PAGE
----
Alexander II Statue – As we were walking by the Senate Square, where we joined a “free” walking tour, we saw this statue in front of the Helsinki Cathedral and in the center of a huge open plaza. Alexander II was Tsar of Russia and Grand Duke of Finland. He was assassinated in 1881. Because the Finnish people respected him, this statue was eventually finished in April,1814. It is the work of Walter Runeberg, although the figure of Alexander was designed by Johannes Takanen, who died before he could start the work.
Helsinki Cathedral – This Lutheran Church was originally built by Nicholas 1, Russian Tsar, and finished in 1852. It was named St. Nicholas Church. When Finland gained independence from Russia, in 1917, it was renamed Helsinki Cathedral. The two smaller building on either side were added later when the church wanted to add bells to the building. However, because the original building could not handle the weight of the bells, the building on the left was built for the bells. The building on the right is a chapel and also to give the whole group of buildings symmetry.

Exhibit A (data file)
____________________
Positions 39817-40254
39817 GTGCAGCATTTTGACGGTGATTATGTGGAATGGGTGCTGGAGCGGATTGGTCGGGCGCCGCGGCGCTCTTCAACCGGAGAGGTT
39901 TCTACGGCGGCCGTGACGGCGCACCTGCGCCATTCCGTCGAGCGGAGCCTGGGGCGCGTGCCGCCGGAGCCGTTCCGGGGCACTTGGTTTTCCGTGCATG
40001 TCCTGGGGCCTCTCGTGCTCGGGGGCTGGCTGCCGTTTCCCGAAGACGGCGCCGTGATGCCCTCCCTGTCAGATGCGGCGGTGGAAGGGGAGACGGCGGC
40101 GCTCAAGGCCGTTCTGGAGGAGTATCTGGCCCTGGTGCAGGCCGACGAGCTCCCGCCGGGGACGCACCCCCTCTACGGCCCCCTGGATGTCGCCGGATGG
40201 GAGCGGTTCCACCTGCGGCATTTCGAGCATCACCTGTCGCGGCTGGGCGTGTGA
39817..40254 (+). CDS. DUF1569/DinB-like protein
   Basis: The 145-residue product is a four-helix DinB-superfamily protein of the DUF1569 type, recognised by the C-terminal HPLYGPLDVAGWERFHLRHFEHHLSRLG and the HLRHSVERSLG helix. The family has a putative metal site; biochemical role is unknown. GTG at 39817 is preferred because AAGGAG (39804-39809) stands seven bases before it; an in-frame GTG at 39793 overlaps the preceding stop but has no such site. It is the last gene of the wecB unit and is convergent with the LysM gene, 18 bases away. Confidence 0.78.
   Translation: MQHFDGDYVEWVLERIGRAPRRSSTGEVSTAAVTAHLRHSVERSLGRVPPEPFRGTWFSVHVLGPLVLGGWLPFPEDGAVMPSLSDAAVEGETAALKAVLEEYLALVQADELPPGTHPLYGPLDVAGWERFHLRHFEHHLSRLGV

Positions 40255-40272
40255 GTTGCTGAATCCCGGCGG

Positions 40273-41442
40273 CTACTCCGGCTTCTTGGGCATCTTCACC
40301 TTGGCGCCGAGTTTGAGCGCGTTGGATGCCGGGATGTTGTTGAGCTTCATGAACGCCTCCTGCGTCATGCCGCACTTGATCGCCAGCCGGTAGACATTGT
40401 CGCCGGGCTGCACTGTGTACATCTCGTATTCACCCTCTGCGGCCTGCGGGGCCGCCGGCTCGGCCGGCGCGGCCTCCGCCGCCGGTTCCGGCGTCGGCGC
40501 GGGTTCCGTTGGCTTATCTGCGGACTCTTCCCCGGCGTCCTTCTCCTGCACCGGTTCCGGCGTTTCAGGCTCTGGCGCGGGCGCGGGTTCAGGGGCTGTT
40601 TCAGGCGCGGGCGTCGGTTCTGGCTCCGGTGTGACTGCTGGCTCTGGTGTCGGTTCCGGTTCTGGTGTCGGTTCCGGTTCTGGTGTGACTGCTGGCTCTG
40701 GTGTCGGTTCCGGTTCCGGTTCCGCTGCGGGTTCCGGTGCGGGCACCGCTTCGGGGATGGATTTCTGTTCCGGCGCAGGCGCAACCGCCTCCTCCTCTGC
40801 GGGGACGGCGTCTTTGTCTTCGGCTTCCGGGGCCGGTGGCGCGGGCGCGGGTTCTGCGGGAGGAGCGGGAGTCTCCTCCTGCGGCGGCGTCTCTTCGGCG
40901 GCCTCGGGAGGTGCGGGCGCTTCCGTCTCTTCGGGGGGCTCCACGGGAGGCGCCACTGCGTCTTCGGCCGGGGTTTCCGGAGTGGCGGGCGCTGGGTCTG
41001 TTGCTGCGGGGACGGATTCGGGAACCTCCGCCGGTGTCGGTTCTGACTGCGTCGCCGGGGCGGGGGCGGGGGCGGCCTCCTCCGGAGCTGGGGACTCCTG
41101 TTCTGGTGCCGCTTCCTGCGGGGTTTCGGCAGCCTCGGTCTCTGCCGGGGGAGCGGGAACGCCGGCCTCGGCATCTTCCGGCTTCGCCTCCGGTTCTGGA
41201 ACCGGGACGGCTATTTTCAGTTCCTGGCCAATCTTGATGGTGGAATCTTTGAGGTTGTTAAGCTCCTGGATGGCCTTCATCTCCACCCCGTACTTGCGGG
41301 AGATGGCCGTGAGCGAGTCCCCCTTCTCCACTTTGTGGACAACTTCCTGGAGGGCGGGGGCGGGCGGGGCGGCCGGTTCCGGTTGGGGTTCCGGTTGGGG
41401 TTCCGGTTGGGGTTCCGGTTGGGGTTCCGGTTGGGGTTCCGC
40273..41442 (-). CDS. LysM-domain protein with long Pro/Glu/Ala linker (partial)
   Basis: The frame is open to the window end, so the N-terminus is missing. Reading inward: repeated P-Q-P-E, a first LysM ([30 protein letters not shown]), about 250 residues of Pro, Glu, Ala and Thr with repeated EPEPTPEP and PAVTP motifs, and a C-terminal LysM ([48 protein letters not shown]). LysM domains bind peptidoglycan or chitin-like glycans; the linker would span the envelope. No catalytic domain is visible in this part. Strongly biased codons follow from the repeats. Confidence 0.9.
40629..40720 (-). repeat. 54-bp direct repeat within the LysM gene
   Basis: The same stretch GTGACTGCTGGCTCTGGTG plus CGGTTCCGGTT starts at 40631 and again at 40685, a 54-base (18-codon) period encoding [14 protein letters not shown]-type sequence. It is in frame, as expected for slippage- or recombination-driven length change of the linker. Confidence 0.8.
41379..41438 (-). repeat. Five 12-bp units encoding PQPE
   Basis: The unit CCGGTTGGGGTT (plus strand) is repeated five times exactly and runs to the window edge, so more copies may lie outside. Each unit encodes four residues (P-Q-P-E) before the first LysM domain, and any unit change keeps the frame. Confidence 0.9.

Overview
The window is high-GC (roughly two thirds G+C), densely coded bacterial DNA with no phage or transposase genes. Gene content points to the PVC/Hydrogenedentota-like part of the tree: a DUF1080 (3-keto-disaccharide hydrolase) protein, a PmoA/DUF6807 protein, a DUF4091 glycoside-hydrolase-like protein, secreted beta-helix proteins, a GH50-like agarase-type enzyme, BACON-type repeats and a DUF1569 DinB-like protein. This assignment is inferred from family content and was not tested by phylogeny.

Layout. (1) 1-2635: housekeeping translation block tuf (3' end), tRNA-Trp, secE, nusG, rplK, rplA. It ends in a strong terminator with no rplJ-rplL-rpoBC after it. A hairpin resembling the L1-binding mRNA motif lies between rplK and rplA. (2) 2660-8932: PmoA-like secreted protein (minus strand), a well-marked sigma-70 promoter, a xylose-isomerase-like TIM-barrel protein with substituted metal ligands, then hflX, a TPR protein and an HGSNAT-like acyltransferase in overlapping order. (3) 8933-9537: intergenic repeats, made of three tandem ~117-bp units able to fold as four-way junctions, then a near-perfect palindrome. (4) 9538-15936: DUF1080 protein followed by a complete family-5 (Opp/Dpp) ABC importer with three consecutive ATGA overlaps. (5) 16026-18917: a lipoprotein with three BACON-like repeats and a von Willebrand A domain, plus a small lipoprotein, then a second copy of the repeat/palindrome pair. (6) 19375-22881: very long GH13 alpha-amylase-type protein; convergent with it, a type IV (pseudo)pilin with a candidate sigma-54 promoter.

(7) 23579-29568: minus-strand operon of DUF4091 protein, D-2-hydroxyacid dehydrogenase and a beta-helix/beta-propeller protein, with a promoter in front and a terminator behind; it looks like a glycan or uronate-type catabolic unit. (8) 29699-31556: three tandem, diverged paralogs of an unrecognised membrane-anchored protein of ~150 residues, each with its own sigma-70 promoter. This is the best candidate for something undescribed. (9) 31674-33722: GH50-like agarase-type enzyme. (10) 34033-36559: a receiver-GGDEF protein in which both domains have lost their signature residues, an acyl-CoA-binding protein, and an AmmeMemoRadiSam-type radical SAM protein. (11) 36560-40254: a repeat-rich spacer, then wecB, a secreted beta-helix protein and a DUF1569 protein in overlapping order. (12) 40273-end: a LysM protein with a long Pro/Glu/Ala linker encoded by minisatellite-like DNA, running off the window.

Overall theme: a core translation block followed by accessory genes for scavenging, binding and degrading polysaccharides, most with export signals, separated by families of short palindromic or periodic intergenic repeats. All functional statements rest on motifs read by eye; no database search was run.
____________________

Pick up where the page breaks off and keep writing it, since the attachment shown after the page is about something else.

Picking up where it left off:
The National Library of Finland – This building, just west of the Cathedral, has a beautiful interior and is open to visitors. Built in 1640 the majority of the items within are in digital format so the interior rooms are filled with film readers. We walked past rows of digital newspapers – NYT and The Guardian were what we spotted.
Daybreak – While on our walking tour, we stopped to admire this sculpture which is casually standing along the side of a building. Our guide asked us what we thought it represents. Many thought she was warding off an attack or protecting herself but actually she represents reacting to the return of sunny skies after months of darkness.